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August 27, 1987

OLIVETTI “TO LAUNCH 68020-COMPATIBLE MINI FROM EDGE IN NOVEMBER”

By CBR Staff Writer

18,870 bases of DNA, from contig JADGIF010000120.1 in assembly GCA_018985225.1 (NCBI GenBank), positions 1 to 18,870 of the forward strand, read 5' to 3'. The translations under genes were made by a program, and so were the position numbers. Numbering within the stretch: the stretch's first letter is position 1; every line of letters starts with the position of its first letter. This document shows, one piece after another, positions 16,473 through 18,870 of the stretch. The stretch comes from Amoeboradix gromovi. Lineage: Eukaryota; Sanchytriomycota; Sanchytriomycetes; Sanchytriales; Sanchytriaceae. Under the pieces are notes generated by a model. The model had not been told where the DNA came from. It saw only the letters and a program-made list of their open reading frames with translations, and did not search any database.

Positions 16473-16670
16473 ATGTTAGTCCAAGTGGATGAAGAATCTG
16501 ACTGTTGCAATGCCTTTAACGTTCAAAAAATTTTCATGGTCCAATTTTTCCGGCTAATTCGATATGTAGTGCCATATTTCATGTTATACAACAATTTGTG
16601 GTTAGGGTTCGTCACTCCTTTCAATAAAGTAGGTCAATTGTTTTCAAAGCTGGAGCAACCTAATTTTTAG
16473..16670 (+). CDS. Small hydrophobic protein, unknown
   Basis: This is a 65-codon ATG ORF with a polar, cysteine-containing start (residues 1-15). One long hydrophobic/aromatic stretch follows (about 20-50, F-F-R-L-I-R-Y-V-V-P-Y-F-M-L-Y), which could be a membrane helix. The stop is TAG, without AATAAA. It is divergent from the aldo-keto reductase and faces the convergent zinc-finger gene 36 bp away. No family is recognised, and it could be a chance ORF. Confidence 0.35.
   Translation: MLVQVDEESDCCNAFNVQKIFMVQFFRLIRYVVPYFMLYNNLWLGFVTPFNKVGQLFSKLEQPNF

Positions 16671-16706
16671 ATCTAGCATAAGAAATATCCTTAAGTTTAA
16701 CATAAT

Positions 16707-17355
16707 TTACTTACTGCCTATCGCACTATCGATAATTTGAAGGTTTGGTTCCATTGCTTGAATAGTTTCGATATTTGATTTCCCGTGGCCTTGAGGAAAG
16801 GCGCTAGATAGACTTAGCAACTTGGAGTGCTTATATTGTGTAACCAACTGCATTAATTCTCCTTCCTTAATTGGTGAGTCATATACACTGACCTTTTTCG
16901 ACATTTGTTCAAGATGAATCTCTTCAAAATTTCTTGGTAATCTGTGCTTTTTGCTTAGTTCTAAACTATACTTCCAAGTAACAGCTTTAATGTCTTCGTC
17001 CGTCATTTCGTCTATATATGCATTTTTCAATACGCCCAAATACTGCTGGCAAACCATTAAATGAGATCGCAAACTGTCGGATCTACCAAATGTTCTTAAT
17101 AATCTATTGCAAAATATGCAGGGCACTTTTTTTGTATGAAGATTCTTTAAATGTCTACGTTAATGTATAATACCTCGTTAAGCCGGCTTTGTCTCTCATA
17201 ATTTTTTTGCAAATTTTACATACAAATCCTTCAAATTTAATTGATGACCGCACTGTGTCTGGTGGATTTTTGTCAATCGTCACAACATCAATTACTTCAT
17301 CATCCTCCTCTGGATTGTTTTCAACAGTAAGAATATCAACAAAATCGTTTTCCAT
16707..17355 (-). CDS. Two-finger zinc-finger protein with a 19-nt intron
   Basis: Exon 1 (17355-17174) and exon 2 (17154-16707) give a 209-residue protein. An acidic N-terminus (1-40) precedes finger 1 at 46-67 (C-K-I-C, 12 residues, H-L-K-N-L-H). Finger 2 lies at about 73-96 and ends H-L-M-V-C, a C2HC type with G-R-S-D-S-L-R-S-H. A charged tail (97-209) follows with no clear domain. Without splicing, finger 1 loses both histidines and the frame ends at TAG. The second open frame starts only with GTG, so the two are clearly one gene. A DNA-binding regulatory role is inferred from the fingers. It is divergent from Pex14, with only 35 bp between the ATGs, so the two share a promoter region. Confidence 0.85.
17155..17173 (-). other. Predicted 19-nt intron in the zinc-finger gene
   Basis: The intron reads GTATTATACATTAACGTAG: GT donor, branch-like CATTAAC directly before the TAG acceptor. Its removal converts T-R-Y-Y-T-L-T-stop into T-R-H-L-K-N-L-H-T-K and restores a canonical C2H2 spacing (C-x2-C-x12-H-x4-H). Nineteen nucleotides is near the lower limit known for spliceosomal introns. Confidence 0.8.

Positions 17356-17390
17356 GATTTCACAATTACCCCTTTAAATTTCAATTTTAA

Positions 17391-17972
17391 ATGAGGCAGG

Edge Computer Corp, the company that manufactures processors that are compatible with, but much faster than, the Motorola 68020, and is now based in Scottsdale, Arizona, has signed what is thought to be a major OEM deal with Olivetti. The Italian is expected to use the high-performance CMOS processor in a new high-end machine that is expected to be launched in November. The agreement comes only a month after it set up its first European offices in Lucerne, Switzerland, and Edge promises that two more big deals are on the way – each is said to be worth from $20m to $50m a year. Started by a team of mainframe designers who learned their trade at Honeywell, Edge Computer has swallowed $34m of venture capital, and is now preparing to go public. It plans to open subsidiary operations for the major European markets in the near future. Edge recently acquired 51% of Pick-Popper Toltec, where Olivetti was already an investor (CI No 622), and is currently working on Symmetrix – an implementation of Pick and Unix running concurrently – which it says will allow it to address the high end of the Pick marketplace, claiming that the 11 MIPS dual-processor Edge 1200 supermini has already been tested with over 1,000 users connected. Olivetti is also an investor in EnMasse Computer Corp of Acton, Massachusetts, which recently licensed Edge/Toltec for the use of its transaction-intensive Unix implementation. Edge’s 32-bit processor is a proprietary CMOS VLSI implementation of an architecture close to the so-called Harvard Architecture, which uses parallel fetching of operands and addresses over multiple 32-bit buses, effectively achieving a memory bandwidth that is 64 bits wide. The processors implement the same instruction set as the Motorola 68000 chip, but the company claims that its CPUs have a three to five times performance – and 18 to 24 months’ time – advantage over Motorola, and are likely to maintain that advantage even as successive generations of the 68000 family are released.

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